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  • Jennifer Gillen

What's Up with White Backgrounds?


violet iris painting, botanical painting
Iris, Late Spring by Jennifer Gillen (18"x30" watercolor)

The straight-forward, no-nonsense appearance of white backgrounds is really appealing to me now. No, I'm not just being lazy! Keeping the background completely white is a difficult task. It takes patience and precision to keep the paper pristine behind the subject. I use multiple layers of waterproof paper to mask off the backgrounds while I'm working. If a little drip occurs, it has to be carefully removed with a razor blade or gentle sanding.


White backgrounds are the equivalent of no background at all. And artistically, that is the way I sometimes feel when looking at extremely showy flowers. It seems to me that everything in the background pales in comparison to the beauty of the bloom.


For this painting (Iris, Late Spring), I focused on an iris that I found at a garden party. Being a mild introvert, I found myself wandering through a group of irises, taking photos for references instead of chatting with people. The social exuberance of the party faded into the background and all I saw was this iris. There was definitely no need to include a background. In other paintings, the background provides context and anchors the subject. Sometimes, the leaves and shadows are as beautiful as the subject.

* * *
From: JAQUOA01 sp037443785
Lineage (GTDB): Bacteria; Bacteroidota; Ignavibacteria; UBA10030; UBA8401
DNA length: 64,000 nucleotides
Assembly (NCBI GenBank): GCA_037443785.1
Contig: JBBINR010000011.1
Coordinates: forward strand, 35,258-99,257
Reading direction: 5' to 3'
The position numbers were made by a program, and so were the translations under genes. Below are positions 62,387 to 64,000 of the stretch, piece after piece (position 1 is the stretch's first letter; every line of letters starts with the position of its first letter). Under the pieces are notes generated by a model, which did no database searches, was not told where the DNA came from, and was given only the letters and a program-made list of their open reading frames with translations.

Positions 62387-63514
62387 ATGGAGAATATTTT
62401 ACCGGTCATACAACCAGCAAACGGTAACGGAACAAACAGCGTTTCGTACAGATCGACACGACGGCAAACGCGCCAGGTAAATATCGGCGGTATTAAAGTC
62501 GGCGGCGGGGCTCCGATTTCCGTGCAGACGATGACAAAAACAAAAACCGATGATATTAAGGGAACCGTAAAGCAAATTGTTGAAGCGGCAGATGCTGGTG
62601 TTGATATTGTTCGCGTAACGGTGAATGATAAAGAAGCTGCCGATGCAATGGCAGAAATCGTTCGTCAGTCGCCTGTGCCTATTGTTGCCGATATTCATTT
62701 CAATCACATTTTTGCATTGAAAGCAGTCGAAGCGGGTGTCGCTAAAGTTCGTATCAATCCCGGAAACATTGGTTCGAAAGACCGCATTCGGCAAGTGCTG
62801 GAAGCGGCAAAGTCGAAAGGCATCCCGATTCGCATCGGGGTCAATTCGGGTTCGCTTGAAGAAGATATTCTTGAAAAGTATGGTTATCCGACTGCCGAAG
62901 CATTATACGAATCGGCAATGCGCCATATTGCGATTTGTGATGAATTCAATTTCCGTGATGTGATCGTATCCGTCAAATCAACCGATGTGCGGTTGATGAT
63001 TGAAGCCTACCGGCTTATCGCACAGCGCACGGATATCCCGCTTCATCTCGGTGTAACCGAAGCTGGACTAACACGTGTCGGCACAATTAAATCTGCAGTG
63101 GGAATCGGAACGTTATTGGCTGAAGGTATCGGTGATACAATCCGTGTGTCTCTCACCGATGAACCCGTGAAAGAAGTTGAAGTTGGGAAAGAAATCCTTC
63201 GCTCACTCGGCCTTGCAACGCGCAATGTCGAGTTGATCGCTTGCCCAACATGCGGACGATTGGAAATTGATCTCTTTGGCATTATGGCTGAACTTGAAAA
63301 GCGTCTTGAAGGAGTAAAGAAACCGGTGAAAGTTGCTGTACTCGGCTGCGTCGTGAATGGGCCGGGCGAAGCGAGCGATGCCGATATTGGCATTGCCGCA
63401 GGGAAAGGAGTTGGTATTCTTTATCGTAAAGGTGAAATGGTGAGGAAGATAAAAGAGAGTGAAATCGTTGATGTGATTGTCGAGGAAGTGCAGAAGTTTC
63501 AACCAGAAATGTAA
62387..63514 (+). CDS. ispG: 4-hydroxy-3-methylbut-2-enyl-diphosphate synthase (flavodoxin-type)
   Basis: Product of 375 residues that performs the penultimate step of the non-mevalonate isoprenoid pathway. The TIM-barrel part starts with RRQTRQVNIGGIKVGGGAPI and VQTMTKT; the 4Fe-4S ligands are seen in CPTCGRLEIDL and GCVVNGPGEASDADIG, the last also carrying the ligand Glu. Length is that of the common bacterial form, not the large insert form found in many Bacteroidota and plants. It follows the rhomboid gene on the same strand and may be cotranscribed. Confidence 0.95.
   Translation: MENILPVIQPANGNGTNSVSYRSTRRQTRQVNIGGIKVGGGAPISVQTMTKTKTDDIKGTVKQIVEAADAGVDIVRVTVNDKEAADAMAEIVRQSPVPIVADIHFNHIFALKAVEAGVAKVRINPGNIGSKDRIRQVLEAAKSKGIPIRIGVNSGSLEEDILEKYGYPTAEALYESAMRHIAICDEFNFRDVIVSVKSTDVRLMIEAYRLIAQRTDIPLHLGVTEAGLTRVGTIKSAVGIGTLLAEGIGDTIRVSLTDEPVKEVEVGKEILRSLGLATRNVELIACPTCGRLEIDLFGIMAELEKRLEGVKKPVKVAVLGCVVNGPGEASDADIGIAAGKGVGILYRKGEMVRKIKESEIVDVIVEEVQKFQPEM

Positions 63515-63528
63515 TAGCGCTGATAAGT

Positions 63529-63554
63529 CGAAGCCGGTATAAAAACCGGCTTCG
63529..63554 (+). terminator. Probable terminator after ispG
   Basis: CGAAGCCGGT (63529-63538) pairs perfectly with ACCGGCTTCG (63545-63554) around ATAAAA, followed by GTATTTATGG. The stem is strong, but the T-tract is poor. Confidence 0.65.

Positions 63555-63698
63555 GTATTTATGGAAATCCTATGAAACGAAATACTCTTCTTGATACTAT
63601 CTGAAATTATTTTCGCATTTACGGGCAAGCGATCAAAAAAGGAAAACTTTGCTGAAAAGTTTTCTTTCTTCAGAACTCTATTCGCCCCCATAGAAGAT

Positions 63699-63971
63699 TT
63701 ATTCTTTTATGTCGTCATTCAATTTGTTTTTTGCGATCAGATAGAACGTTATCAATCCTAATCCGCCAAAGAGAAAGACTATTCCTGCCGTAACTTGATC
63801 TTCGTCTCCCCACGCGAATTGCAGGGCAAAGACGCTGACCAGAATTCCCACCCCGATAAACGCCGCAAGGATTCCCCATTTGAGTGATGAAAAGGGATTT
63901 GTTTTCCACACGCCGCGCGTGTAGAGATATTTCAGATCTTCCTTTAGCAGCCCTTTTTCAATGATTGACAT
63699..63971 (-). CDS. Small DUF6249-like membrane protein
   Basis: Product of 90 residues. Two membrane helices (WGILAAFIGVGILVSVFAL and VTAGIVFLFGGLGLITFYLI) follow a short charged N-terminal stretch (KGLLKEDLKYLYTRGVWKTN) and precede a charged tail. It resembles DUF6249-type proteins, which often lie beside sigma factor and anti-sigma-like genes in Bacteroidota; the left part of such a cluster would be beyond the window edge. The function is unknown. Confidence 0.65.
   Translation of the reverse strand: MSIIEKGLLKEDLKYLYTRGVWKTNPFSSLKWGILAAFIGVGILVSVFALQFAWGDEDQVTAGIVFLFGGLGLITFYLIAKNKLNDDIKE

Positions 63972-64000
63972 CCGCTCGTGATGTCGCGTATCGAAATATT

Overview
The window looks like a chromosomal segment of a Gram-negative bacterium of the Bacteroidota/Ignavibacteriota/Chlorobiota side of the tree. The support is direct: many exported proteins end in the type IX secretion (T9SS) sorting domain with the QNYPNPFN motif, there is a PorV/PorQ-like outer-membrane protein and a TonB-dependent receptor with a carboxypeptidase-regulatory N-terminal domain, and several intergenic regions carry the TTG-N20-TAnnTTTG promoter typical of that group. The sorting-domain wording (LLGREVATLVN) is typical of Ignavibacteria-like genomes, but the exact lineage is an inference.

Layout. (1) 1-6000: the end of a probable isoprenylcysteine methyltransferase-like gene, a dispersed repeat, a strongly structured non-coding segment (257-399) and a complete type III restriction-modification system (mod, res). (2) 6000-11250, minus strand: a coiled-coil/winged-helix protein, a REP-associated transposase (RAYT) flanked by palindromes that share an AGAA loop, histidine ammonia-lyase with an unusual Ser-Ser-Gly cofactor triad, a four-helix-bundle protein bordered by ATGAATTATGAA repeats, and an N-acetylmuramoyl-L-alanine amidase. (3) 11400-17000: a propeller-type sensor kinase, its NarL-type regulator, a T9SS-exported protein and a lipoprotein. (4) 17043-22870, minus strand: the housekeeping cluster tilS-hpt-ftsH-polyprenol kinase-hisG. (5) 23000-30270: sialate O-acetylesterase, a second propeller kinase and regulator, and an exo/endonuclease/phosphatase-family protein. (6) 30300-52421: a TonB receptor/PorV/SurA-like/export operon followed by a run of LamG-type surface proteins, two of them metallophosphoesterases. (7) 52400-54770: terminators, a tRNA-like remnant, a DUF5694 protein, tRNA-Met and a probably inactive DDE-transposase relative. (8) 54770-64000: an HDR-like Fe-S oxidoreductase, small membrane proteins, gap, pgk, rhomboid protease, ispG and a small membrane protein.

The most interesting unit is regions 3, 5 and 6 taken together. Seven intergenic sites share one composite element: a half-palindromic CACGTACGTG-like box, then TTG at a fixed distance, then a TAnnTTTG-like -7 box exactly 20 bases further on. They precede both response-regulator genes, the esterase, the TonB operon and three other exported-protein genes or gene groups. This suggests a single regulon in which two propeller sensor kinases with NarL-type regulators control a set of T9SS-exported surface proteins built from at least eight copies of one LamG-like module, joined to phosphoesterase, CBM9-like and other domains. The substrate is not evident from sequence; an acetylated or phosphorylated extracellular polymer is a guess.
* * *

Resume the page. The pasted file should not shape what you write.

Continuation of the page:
And then there is the poetry of a white background. In poetry, words are meticulously chosen and phrases are linked together with minimal elaboration. There is no need for massive amounts of background information. The beauty is in the present word. In the same way, botanical paintings on a blank background isolate the most poignant and beautiful parts of the flower.


Psychologically, a white background feels freeing. It has a free-floating, uncluttered appeal. When life gets really crazy with too much to do, too many bills, problems and complications, the tidiness of a plain space provides relief. It is an empty space, breathing room. I hope that you feel that room to breathe when you look at this painting.



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